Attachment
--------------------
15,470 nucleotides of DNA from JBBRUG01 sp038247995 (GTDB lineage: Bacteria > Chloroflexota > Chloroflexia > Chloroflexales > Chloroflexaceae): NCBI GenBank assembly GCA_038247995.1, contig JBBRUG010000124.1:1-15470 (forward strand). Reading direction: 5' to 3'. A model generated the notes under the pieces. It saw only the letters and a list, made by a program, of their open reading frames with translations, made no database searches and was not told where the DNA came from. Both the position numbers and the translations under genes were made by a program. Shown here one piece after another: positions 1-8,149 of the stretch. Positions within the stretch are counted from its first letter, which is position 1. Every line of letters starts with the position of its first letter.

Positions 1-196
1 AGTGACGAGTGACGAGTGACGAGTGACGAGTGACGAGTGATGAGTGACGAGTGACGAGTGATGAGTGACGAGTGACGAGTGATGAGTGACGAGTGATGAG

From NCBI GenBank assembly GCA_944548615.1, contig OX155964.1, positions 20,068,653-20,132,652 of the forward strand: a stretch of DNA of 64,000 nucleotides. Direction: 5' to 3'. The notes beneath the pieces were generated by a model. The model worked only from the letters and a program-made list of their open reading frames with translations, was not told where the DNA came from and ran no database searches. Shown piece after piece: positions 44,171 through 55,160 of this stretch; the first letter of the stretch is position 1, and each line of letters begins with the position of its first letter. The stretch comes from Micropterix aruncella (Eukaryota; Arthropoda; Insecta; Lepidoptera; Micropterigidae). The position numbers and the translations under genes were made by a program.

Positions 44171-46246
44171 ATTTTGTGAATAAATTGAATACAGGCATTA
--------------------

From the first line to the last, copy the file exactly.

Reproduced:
15,470 nucleotides of DNA from JBBRUG01 sp038247995 (GTDB lineage: Bacteria > Chloroflexota > Chloroflexia > Chloroflexales > Chloroflexaceae): NCBI GenBank assembly GCA_038247995.1, contig JBBRUG010000124.1:1-15470 (forward strand). Reading direction: 5' to 3'. A model generated the notes under the pieces. It saw only the letters and a list, made by a program, of their open reading frames with translations, made no database searches and was not told where the DNA came from. Both the position numbers and the translations under genes were made by a program. Shown here one piece after another: positions 1-8,149 of the stretch. Positions within the stretch are counted from its first letter, which is position 1. Every line of letters starts with the position of its first letter.

Positions 1-196
1 AGTGACGAGTGACGAGTGACGAGTGACGAGTGACGAGTGATGAGTGACGAGTGACGAGTGATGAGTGACGAGTGACGAGTGATGAGTGACGAGTGATGAG

From NCBI GenBank assembly GCA_944548615.1, contig OX155964.1, positions 20,068,653-20,132,652 of the forward strand: a stretch of DNA of 64,000 nucleotides. Direction: 5' to 3'. The notes beneath the pieces were generated by a model. The model worked only from the letters and a program-made list of their open reading frames with translations, was not told where the DNA came from and ran no database searches. Shown piece after piece: positions 44,171 through 55,160 of this stretch; the first letter of the stretch is position 1, and each line of letters begins with the position of its first letter. The stretch comes from Micropterix aruncella (Eukaryota; Arthropoda; Insecta; Lepidoptera; Micropterigidae). The position numbers and the translations under genes were made by a program.

Positions 44171-46246
44171 ATTTTGTGAATAAATTGAATACAGGCATTA